AI

EU Moves To Bring In AI Laws, But Rejects Robot Tax Proposal (newatlas.com) 72

An anonymous reader quotes a report from New Atlas: The European Parliament has voted on a resolution to regulate the development of artificial intelligence and robotics across the European Union. Based on a raft of recommendations drafted in a report submitted in January to the legal affairs committee, the proposed rules include establishing ethical standards for the development of artificial intelligence, and introducing an insurance scheme to cover liability for accidents involving driverless cars. Not every element in the broad-ranging report was accepted by the Parliament though, with a recommendation to institute a "robot tax" roundly rejected. The robot tax proposal was designed to create a fund that manages the repercussions and retraining of workers made redundant through the increased deployment of industrial and service robots. But those in the robotics industry were supportive of the Parliamentary rejection, with the International Federation of Robotics suggesting to Reuters a robot tax would have been harmful to the burgeoning industry, stifling innovation and competitiveness. The European Parliament passed the resolution comfortably with 396 votes to 123, with 85 abstentions.
Robotics

Elon Musk: Humans Need To Merge With Machines Else They Will Become Irrelevant in AI Age (cnbc.com) 251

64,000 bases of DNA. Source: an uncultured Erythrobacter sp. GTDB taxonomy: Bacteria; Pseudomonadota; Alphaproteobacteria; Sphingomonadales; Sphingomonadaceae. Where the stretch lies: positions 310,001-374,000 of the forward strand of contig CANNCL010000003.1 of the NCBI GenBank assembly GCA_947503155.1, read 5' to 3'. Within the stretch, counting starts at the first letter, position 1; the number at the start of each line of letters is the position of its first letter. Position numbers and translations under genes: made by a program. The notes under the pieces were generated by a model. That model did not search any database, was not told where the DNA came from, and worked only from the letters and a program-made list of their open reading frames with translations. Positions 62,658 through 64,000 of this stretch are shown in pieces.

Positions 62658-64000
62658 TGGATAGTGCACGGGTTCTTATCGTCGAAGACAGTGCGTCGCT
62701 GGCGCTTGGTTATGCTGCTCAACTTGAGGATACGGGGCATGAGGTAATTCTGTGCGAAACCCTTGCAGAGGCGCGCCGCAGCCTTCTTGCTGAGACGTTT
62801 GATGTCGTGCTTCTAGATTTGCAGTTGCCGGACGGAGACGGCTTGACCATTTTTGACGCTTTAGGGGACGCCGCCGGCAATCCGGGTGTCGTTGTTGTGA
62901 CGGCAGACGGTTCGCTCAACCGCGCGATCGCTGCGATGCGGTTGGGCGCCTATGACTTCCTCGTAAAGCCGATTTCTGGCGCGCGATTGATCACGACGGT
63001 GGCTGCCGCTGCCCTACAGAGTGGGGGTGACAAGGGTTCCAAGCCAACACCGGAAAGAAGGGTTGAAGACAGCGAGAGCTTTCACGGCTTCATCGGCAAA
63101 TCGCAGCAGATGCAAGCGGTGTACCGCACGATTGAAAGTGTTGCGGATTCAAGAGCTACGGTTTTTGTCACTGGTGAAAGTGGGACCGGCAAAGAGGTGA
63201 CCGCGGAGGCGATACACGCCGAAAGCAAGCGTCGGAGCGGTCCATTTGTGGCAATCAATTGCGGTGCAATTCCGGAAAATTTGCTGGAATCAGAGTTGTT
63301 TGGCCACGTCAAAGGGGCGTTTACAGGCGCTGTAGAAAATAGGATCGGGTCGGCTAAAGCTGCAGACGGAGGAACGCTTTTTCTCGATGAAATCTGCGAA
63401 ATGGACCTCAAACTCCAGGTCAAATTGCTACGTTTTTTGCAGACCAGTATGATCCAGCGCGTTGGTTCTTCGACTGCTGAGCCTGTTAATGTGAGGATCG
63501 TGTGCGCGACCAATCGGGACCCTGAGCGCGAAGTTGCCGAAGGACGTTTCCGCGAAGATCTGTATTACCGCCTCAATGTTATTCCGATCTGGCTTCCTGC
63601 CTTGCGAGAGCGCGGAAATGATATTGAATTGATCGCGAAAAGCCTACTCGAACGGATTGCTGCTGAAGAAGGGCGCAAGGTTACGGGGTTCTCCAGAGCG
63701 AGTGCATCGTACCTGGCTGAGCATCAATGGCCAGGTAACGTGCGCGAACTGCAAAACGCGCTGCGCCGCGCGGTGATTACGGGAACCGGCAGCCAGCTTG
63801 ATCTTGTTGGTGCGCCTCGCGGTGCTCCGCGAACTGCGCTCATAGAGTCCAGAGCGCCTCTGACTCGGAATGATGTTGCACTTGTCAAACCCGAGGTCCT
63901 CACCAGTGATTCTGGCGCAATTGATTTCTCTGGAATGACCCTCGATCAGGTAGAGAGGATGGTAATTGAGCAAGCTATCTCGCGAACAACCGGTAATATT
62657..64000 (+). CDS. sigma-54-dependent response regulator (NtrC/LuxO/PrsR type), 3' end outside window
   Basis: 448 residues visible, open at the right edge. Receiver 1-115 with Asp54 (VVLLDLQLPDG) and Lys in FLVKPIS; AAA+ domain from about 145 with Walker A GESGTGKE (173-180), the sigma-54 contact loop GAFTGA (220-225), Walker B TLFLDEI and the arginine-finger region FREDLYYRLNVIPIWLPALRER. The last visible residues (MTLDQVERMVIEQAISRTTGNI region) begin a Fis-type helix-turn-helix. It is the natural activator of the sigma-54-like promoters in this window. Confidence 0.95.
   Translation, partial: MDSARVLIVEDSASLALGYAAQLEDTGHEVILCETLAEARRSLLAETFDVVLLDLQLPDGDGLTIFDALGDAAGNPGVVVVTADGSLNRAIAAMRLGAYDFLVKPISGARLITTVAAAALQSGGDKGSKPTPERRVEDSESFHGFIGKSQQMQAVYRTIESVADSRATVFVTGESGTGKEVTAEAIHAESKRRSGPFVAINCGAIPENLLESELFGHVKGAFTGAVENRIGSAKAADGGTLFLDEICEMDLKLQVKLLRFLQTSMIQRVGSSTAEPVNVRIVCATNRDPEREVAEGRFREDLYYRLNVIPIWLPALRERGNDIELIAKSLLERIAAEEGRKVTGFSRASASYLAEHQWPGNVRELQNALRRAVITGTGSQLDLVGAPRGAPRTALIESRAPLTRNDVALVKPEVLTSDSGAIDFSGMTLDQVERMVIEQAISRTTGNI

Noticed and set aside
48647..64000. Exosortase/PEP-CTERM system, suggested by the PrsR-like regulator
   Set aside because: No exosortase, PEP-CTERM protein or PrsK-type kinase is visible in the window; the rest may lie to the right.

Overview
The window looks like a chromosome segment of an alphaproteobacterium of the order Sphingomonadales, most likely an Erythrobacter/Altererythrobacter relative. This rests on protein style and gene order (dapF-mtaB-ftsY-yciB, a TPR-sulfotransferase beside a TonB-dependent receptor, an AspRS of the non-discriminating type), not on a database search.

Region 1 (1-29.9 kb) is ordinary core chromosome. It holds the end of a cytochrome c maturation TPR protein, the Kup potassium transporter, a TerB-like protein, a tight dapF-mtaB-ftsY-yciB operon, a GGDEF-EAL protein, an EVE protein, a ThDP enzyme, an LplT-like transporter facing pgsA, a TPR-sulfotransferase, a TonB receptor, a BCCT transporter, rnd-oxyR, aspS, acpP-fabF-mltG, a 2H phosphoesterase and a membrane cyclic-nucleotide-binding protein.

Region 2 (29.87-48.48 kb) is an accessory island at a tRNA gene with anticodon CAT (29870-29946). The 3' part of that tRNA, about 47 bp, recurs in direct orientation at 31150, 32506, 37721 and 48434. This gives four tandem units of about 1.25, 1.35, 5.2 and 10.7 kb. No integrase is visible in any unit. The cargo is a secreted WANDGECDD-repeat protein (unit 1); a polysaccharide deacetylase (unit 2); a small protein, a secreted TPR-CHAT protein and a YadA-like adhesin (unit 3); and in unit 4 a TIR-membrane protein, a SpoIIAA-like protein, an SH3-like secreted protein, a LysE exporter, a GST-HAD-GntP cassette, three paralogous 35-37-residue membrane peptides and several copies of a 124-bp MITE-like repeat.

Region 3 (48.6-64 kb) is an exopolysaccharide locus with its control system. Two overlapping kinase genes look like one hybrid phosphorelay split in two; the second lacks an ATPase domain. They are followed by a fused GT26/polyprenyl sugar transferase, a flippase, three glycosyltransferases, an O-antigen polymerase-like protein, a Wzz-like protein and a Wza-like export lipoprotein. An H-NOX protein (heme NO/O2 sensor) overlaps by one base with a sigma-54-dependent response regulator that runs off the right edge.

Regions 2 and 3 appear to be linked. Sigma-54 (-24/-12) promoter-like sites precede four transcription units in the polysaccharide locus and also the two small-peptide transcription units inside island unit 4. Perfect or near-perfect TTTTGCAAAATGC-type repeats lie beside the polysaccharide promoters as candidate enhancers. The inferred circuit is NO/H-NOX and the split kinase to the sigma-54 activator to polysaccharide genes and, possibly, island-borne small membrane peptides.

Billionaire Elon Musk is known for his futuristic ideas. So it didn't come as a surprise when on Monday at the World Government Summit in Dubai, he predicted that over time we will see a "closer merger of biological intelligence and digital intelligence." He added, via a CNBC report: "It's mostly about the bandwidth, the speed of the connection between your brain and the digital version of yourself, particularly output." Musk explained what he meant by saying that computers can communicate at "a trillion bits per second", while humans, whose main communication method is typing with their fingers via a mobile device, can do about 10 bits per second. In an age when AI threatens to become widespread, humans would be useless, so there's a need to merge with machines, according to Musk. "Some high bandwidth interface to the brain will be something that helps achieve a symbiosis between human and machine intelligence and maybe solves the control problem and the usefulness problem," Musk explained.